Early Origins of the Pennycook family
The surname Pennycook was first found in Midlothian
, where the family claim descent from the barony Penicuik. "The present name of this place is supposed to be derived from a British or Gaelic word signifying "Cuckoo's hill;" and as several places in the neighbourhood also received their epithets from this bird, it is probable that it was a frequent visitor in these quarters. " CITATION[CLOSE]
Lewis, Samuel, A Topographical Dictionary of England. Institute of Historical Research, 1848, Print.
New Hall (New-Hall) lies on the border of a desolate moor, and was passed from the families of Crichtoune, Penicuick, and Oliphant. "The first of the family in record is William de Penycook, one of the persons directed to fix the extent of the lands of Lethenhop in the reign of Alexander II." CITATION[CLOSE]
Black, George F., The Surnames of Scotland Their Origin, Meaning and History. New York: New York Public Library, 1946. Print. (ISBN 0-87104-172-3)
David de Penikok witnessed a charter of the lands of Inuerpefir in 1250.
Early History of the Pennycook family
This web page shows only a small excerpt of our Pennycook research.Another 223 words (16 lines of text) covering the years 1296 and 1604 are included under the topic Early Pennycook History in all our PDF Extended History products and printed products wherever possible.
Pennycook Spelling Variations
of this family name include: Pennycook, Penecuik, Pennecuik, Pennicuik, Pencook, Pennycyck and many more.
Early Notables of the Pennycook family (pre 1700)
More information is included under the topic Early Pennycook Notables in all our PDF Extended History products
and printed products wherever possible.
Migration of the Pennycook family to the New World and Oceana
Some of the first settlers of this family name were:
Pennycook Settlers in United States in the 19th Century
- John Pennycook, who arrived in Pennsylvania in 1811
- Robert Pennycook, who arrived in Jamaica in 1820
- Alexander Pennycook, who arrived in Morgan Co. IL in 1834
- Charles and Elizabeth Pennycook, who arrived in Morgan Co. IL in 1835
- J Pennycook, who landed in San Francisco, California in 1851 CITATION[CLOSE]
Filby, P. William, Meyer, Mary K., Passenger and immigration lists index : a guide to published arrival records of about 500,000 passengers who came to the United States and Canada in the seventeenth, eighteenth, and nineteenth centuries. 1982-1985 Cumulated Supplements in Four Volumes Detroit, Mich. : Gale Research Co., 1985, Print (ISBN 0-8103-1795-8)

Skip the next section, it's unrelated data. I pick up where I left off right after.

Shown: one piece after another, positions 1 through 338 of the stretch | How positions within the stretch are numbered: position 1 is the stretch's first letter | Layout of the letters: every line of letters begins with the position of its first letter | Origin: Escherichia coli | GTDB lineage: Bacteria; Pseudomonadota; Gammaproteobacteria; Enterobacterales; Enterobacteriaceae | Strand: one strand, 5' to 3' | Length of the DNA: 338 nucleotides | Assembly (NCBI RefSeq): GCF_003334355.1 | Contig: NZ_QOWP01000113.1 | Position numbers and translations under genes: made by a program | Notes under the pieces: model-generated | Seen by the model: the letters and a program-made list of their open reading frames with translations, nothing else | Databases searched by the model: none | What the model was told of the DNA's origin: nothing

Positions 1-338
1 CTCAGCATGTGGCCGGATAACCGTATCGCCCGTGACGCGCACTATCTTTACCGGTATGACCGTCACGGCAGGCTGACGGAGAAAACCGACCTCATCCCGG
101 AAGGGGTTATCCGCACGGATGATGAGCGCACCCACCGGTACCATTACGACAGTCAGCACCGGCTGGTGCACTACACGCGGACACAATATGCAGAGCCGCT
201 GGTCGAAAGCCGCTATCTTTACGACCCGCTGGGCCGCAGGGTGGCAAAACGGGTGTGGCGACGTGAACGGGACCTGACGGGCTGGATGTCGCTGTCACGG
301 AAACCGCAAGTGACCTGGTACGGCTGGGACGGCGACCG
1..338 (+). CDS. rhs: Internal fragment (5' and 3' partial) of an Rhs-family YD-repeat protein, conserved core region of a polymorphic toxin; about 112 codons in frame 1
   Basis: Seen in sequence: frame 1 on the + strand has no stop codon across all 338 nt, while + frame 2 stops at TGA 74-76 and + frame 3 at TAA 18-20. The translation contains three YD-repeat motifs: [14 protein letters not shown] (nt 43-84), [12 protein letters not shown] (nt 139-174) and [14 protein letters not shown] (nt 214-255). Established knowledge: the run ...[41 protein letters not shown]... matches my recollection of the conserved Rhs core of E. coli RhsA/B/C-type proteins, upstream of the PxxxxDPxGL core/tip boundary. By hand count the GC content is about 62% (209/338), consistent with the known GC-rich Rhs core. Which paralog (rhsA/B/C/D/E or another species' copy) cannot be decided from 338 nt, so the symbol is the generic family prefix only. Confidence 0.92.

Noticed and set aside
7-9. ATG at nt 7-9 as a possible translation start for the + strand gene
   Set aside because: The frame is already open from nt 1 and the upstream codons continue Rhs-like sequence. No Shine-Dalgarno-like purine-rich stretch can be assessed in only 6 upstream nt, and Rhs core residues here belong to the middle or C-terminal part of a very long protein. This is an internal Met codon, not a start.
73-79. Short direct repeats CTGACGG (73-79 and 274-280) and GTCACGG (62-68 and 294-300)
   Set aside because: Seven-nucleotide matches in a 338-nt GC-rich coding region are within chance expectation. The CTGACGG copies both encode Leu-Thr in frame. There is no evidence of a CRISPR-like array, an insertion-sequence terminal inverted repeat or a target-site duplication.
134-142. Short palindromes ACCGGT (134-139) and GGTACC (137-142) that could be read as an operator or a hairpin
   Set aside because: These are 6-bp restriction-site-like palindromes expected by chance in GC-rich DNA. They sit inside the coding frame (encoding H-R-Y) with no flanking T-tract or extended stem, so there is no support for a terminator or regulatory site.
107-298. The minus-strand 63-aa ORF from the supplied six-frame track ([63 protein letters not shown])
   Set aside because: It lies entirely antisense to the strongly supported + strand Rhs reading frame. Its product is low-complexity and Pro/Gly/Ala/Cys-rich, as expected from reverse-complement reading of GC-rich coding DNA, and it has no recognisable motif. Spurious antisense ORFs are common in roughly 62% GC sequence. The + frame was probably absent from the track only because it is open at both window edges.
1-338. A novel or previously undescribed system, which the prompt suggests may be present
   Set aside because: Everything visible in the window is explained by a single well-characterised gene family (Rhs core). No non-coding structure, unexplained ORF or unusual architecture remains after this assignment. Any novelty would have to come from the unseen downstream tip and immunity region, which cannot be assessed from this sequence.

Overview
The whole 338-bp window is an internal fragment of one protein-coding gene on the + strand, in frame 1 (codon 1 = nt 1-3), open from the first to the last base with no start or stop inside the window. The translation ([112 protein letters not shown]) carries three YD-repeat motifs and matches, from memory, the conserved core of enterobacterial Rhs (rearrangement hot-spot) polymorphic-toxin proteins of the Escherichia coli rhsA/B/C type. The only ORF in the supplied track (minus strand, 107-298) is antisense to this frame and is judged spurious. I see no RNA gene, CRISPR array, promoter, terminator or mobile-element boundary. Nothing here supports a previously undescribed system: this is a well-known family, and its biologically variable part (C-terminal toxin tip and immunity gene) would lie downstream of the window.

Pennycook Settlers in Canada in the 19th Century
- John Douglas Pennycook, who arrived in St. John's, Newfoundland in 1863 CITATION[CLOSE]
Seary E.R., Family Names of the Island of Newfoundland, Montreal: McGill's-Queen's Universtity Press 1998 ISBN 0-7735-1782-0
Contemporary Notables of the name Pennycook (post 1700)
- Chevvy Pennycook (b. 1987), British rugby union player for Moseley
- Redford Pennycook (b. 1985), British rugby union player for Bristol Rugby
Historic Events for the Pennycook family
- Mr. William R Pennycook (b. 1919), Scottish Stoker 2nd Class serving for the Royal Navy from Hamilton, Lanarkshire, Scotland, who sailed into battle and died in the sinking CITATION[CLOSE]
H.M.S. Hood Association-Battle Cruiser Hood: Crew Information - H.M.S. Hood Rolls of Honour, Men Lost in the Sinking of H.M.S. Hood, 24th May 1941. (Retrieved 2016, July 15) . Retrieved from http://www.hmshood.com/crew/memorial/roh_24may41.htm
The Pennycook Motto
The motto was originally a war cry or slogan. Mottoes first began to be shown with arms in the 14th and 15th centuries, but were not in general use until the 17th century. Thus the oldest coats of arms generally do not include a motto. Mottoes seldom form part of the grant of arms: Under most heraldic authorities, a motto is an optional component of the coat of arms, and can be added to or changed at will; many families have chosen not to display a motto.
Motto: Ut resurgam
Motto Translation: That I may rise again.